JIS News

Story Highlights

  • Vector Control Officer at the St. Elizabeth Health Department, Michael Myles, says there is a need to clarify the raft of misconceptions surrounding the spread of vector-borne diseases in Jamaica.
  • Speaking at the 73rd annual Jamaica Association of Public Health Inspectors (JAPHI) Educational Conference, at the Grand Palladium Resort in Hanover on October 23, Mr. Myles said “there is a barrier of disbelief” regarding mosquito-borne illnesses, in relation to various strains, common breeding grounds, transmission means and the disease, that needs to be addressed.
  • He said climate change and global travel are impacting the spread of pathogens, making the transmission season longer or more intense as well as causing diseases to emerge in countries where they were previously unknown.

Vector Control Officer at the St. Elizabeth Health Department, Michael Myles, says there is a need to clarify the raft of misconceptions surrounding the spread of vector-borne diseases in Jamaica.

Speaking at the 73rd annual Jamaica Association of Public Health Inspectors (JAPHI) Educational Conference, at the Grand Palladium Resort in Hanover on October 23, Mr. Myles said “there is a barrier of disbelief” regarding mosquito-borne illnesses, in relation to various strains, common breeding grounds, transmission means and the disease, that needs to be addressed.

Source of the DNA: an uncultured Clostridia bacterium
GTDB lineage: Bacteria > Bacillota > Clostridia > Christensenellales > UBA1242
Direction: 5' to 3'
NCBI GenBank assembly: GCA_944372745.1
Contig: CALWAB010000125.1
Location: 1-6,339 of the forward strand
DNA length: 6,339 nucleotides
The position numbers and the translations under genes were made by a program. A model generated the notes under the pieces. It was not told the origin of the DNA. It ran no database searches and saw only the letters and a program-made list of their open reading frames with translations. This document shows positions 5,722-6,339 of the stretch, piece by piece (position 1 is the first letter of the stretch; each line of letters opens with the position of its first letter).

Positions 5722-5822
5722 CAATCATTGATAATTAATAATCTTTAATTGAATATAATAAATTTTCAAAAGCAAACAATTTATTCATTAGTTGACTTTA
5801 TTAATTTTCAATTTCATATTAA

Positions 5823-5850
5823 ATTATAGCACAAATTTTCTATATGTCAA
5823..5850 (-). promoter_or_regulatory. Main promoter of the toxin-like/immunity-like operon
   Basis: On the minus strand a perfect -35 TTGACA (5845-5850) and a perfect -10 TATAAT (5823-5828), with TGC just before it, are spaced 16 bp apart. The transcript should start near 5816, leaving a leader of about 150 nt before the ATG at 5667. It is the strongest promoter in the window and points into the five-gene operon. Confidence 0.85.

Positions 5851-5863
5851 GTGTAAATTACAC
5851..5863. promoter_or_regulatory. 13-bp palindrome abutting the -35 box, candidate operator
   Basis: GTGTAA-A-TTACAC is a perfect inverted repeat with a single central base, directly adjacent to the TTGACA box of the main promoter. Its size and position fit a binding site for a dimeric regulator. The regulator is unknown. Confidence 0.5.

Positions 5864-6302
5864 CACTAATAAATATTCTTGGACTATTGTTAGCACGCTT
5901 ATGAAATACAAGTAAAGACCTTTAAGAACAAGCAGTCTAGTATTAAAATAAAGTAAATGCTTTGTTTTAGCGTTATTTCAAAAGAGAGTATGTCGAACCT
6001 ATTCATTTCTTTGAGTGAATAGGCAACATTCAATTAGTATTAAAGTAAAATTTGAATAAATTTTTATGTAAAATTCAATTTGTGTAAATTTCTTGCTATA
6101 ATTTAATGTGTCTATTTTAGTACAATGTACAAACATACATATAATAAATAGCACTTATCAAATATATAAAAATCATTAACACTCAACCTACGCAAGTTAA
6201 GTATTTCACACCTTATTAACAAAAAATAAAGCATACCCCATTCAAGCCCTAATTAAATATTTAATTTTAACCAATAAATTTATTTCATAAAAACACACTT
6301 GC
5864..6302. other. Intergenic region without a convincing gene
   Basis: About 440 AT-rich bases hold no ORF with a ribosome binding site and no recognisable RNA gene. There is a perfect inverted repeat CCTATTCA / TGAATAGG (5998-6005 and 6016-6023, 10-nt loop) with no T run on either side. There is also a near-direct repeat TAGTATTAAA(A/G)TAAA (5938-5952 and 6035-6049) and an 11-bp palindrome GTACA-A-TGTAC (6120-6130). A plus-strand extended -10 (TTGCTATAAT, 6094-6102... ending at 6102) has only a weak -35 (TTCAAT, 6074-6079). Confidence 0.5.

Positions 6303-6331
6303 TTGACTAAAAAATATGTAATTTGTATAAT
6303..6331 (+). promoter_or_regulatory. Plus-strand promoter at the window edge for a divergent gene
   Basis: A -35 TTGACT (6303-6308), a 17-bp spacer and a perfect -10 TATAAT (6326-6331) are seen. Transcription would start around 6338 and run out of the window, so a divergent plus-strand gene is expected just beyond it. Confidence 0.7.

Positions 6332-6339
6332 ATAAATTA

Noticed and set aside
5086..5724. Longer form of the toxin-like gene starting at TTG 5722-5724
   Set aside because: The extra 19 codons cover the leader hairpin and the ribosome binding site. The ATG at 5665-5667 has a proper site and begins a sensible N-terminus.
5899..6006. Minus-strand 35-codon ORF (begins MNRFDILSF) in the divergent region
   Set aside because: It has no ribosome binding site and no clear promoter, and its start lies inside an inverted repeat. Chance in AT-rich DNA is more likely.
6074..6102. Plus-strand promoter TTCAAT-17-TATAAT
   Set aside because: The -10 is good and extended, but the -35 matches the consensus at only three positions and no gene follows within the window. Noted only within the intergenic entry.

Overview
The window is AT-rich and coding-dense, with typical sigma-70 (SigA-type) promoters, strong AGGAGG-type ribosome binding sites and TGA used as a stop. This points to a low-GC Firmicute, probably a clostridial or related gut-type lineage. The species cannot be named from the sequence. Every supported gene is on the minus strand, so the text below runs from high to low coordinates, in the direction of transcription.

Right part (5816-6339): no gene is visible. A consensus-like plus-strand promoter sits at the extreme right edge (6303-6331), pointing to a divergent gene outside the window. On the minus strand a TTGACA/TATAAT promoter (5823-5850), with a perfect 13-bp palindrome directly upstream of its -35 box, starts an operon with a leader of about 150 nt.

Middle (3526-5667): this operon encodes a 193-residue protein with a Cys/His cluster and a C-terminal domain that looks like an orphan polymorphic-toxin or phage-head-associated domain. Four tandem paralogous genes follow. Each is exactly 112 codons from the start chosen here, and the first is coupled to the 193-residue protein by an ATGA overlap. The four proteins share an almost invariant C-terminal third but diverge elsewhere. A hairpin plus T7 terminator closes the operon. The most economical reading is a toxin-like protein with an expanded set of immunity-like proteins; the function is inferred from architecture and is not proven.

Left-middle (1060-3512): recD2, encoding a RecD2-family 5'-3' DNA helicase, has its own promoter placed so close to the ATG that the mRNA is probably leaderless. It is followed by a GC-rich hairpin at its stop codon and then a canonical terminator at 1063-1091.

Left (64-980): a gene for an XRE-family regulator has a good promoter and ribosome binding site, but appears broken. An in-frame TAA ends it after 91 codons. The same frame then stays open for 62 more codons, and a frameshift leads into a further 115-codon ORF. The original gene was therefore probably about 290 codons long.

He said climate change and global travel are impacting the spread of pathogens, making the transmission season longer or more intense as well as causing diseases to emerge in countries where they were previously unknown.

However, Mr. Myles pointed out that residents are resisting that information.

“There are changes to vector-borne pathogens and yet the mosquito remains the main transmitter. This host of information is sometimes confusing to residents. The various diseases each year presented to them and that the mosquito transmits these diseases creates a barrier for persons to believe us,” he said.

“We have to find a way to provide information to persons so that they can understand that mosquitoes [are the transmitters] and to break that barrier of disbelief in the population,” Mr. Myles added.

He was presenting on the topic ‘The Changing Face of Vector Control: New Threats, New Techniques and New Strategies’.

In the meantime, Mr. Myles noted that there is a need for novel technology to mitigate the dangers of dengue and other vector-borne diseases.

He argued that with the adaptation of pathogens, greater care and innovation need to be employed in vector-control efforts.

“The mosquitoes are adapting and our [vector] control measures will become more difficult to manage, if we do not understand what is happening in the environment. Climate change, in terms of temperature and lower precipitation… affects the population of the Aedes aegypti mosquitoes,” he informed.

Mr. Myles said the Ministry of Health and Wellness will continue to do the necessary foundation work to fight the spread of dengue and other vector-borne illnesses.

The three-day educational conference, which ends today (October 24), is being held under the theme ‘Contemporary Environmental Health Challenges: Innovative Strategies for Solutions’.

It seeks to explore best practices in public health; trade facilitation and food safety; and the changing face of vector control.